• timeout – menu timeout in seconds before the default entry is booted. If this is not set, the menu will only be shown on Space key (or most other keys actually work too) press during boot.
  • editor – whether to enable the kernel parameters editor or not. yes (default) is enabled, no is disabled; since the user can add init=/bin/bash to bypass root password and gain root access, it is strongly recommended to set this option to no.

Additional options are available starting with systemd v239:

  • auto-entries – shows automatic entries for Windows, EFI Shell, and Default Loader if set to 1 (default), 0 to hide;
  • auto-firmware – shows entry for rebooting into UEFI firmware settings if set to 1 (default), 0 to hide;
  • console-mode – changes UEFI console mode: 0 for 80x25, 1 for 80x50, 2 and above for non-standard modes provided by the device firmware, if any, auto picks a suitable mode automatically, max for highest available mode, keep (default) for the firmware selected mode.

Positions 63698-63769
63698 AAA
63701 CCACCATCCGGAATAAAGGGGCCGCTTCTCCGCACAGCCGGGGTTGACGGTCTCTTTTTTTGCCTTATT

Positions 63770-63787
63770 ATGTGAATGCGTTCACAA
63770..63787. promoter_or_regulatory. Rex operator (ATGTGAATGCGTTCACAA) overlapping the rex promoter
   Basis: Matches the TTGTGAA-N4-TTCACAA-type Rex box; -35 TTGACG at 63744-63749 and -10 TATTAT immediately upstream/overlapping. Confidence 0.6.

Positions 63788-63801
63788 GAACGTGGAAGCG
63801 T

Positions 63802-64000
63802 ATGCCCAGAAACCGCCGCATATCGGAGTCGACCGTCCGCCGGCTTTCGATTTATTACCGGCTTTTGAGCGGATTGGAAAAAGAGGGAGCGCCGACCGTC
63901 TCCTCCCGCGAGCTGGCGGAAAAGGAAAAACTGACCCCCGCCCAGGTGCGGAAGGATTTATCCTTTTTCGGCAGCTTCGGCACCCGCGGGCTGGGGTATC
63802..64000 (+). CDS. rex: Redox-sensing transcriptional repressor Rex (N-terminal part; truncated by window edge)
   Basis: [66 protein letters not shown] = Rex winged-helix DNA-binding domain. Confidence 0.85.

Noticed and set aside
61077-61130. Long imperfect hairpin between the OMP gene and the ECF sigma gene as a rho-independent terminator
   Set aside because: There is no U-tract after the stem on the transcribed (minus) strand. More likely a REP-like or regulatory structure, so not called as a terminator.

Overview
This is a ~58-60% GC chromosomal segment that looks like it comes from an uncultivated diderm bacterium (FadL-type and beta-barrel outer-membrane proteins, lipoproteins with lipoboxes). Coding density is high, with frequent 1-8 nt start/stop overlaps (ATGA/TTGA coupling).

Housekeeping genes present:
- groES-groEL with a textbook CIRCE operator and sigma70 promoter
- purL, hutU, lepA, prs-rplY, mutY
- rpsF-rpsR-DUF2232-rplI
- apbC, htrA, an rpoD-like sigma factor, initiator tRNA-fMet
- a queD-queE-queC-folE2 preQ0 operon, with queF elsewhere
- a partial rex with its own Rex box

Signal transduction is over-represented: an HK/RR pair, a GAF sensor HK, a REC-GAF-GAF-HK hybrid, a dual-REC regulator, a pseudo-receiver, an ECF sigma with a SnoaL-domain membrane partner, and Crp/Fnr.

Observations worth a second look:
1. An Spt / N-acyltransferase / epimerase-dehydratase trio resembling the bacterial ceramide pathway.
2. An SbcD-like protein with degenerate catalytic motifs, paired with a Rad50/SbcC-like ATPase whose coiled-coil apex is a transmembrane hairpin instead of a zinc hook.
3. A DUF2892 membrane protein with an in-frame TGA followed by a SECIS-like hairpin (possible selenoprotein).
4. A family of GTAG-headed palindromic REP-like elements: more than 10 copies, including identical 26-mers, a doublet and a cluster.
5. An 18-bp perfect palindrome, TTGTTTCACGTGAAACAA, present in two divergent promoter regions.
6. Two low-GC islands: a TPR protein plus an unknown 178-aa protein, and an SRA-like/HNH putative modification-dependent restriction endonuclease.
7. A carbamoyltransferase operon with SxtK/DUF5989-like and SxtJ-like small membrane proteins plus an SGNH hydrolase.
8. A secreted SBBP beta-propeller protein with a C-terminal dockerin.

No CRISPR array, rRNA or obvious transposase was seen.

See loader.conf manual for the full list of options.

Example:

esp/loader/loader.conf
default  arch
timeout  4
editor   no
Tip:
  • default and timeout can be changed in the boot menu itself and changes will be stored as EFI variables, overriding these options.
  • A basic loader configuration file is located at /usr/share/systemd/bootctl/loader.conf.

Adding loaders

bootctl searches for boot menu items in esp/loader/entries/*.conf – each file found must contain exactly one loader. The possible options are:

  • title – operating system name. Required.
  • version – kernel version, shown only when multiple entries with same title exist. Optional.